How far did the role and status of women change 1914 and 1928?
We are studying how far the role and status of women changed between 1914 and 1928. It includes different aspects of life for the women; it will also refer to how and why life changed during the war.
In the early 20th century women’s lives were a repeated routine, which unfortunately was the same every single day. Women were not allowed to work unless she desperately wanted a job. She would have to work extremely hard to become a nurse or a teacher but the pay was very low. The women could also work as servants and worked in the textile industry.
During the war women did jobs that they had not been allowed to do before it, this was because all the men had gone to the war to fight and the government needed workers. There were only women left to do it. Many women had reliable well-paid employment for the first time. Women were, for the first time ever, paid an equal amount of money as the men, whilst they were doing the ‘men’s work’. The money gave the women greater freedom and more importance in British Society.
At the beginning of the war many of the women were given nursing jobs.23000 women served as nurses close to the fighting and a further 15000 volunteered to serve as assistants in the Volunteer Aid Detachments. Women were dealing with the sick and wounded the dying and the dead. The work was hard and unpleasant. At first the government did not allow women the same role in the armed services as well as nursing and industry. In 1917 it gave in. from spring of 1917 there were many jobs in the armed services which women were able to do as well. 100,000 women served in the various sections of the armed services: Women’s army auxiliary corps (WAAC), the women’s royal naval service (WRNS) and the women’s royal air force (WRAF).
Women in the WAAC were thought to be of a lower class. They quickly gained a ‘bad’ reputation for sexual misconduct with the troops in France. But the 21 reported pregnancies among the 6000 WAAC personal in France in 1918 suggest that these rumours were some what exaggerated.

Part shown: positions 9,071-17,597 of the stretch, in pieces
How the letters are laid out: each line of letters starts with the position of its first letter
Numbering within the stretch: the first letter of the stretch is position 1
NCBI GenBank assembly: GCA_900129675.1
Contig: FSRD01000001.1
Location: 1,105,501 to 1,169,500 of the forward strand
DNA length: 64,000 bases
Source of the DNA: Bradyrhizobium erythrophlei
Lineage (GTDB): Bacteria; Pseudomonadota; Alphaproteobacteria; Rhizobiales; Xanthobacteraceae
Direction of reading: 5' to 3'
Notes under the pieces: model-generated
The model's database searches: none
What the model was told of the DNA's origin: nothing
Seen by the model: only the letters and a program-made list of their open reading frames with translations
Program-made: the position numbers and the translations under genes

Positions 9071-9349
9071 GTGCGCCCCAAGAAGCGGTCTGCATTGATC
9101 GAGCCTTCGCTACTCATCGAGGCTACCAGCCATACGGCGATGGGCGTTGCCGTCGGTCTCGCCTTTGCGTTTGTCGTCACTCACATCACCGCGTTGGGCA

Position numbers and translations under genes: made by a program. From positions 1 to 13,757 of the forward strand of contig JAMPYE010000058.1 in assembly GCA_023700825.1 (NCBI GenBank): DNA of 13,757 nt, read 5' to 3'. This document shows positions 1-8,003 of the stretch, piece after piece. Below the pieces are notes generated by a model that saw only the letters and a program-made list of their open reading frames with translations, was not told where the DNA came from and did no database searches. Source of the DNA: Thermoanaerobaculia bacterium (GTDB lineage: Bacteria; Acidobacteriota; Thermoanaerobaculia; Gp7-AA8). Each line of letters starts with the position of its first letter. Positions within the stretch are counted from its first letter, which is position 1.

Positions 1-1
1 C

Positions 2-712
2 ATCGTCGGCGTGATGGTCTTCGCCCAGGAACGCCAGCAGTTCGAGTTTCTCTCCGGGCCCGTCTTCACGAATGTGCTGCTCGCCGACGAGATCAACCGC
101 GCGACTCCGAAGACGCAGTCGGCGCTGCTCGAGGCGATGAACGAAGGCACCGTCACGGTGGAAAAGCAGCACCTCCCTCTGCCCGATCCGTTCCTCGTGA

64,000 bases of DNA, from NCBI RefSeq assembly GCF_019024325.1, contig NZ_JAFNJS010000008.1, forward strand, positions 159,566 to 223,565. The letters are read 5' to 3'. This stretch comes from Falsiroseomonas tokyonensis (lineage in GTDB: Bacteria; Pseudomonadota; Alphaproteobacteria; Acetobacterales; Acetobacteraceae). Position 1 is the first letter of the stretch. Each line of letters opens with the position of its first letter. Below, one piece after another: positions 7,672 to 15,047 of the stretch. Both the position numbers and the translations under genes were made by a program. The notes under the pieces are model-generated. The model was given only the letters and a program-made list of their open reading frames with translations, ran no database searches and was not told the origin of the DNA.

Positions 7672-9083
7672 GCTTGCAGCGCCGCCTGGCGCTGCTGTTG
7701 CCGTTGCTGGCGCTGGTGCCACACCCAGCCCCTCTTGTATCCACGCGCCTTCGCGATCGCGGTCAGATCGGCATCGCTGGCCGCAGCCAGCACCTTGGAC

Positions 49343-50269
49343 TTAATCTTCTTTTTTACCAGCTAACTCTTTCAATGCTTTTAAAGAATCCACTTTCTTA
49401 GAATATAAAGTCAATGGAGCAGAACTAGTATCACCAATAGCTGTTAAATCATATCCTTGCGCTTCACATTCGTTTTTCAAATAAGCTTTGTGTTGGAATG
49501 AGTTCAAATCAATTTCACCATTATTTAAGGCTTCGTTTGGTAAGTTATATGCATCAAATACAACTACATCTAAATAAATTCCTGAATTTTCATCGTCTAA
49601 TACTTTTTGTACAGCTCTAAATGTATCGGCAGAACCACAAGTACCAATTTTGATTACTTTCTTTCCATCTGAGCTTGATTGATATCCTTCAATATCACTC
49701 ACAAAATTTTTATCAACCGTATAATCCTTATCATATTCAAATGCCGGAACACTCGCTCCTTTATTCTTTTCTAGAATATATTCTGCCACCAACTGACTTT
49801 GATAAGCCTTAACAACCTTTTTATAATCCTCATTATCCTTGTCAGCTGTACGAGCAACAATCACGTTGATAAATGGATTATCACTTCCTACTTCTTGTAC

Not every job filled by a woman was a replacement for a man. In 1915 the army blamed its defeat on a lack of artillery shells. The result of this was a huge increase in the production of shells by private companies. New jobs were created in these munitions factories, and by the end of the war over 900,000 women had filled them. However, this was very dangerous work. Explosions could kill and maim the workers. The chemicals used in the explosives caused workers to vomit and eventually turned their skin yellow, giving these women the name ‘Cannoves’. Nevertheless, Munitions work was very well paid; therefore many working-class women were willing to do this work.
When the war ended men came back to claim their jobs which meant that many women had to give up their jobs. Unfortunately many other jobs disappeared. There were fewer jobs in domestic service. By 1921 the economic decline meant that the number of women in work was actually lower than 1911. However, in 1919 the sex disqualification (removal) act was passed. This opened up professional careers to women, allowing them to become police officers with the same powers as man, as only certain areas of the country had allowed women to become police officers during the war.
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In the 1900’s women were expected to clean the house, look after the children and feed their husband and children. The only subjects they could study at school were the female’s ones such as cooking cleaning and childcare. They were not allowed to get to university either only men could.
There were no methods of contraception and they were not allowed to divorce their husbands on the grounds of adultery (sexual relations with someone other than their wife or husband). A husband could divorce his wife for having sexual relations with someone else, but this was not a good enough reason for the wife to divorce her husband. The law supported this inequality, when a women married she had to hand over any property and money she had to her husband.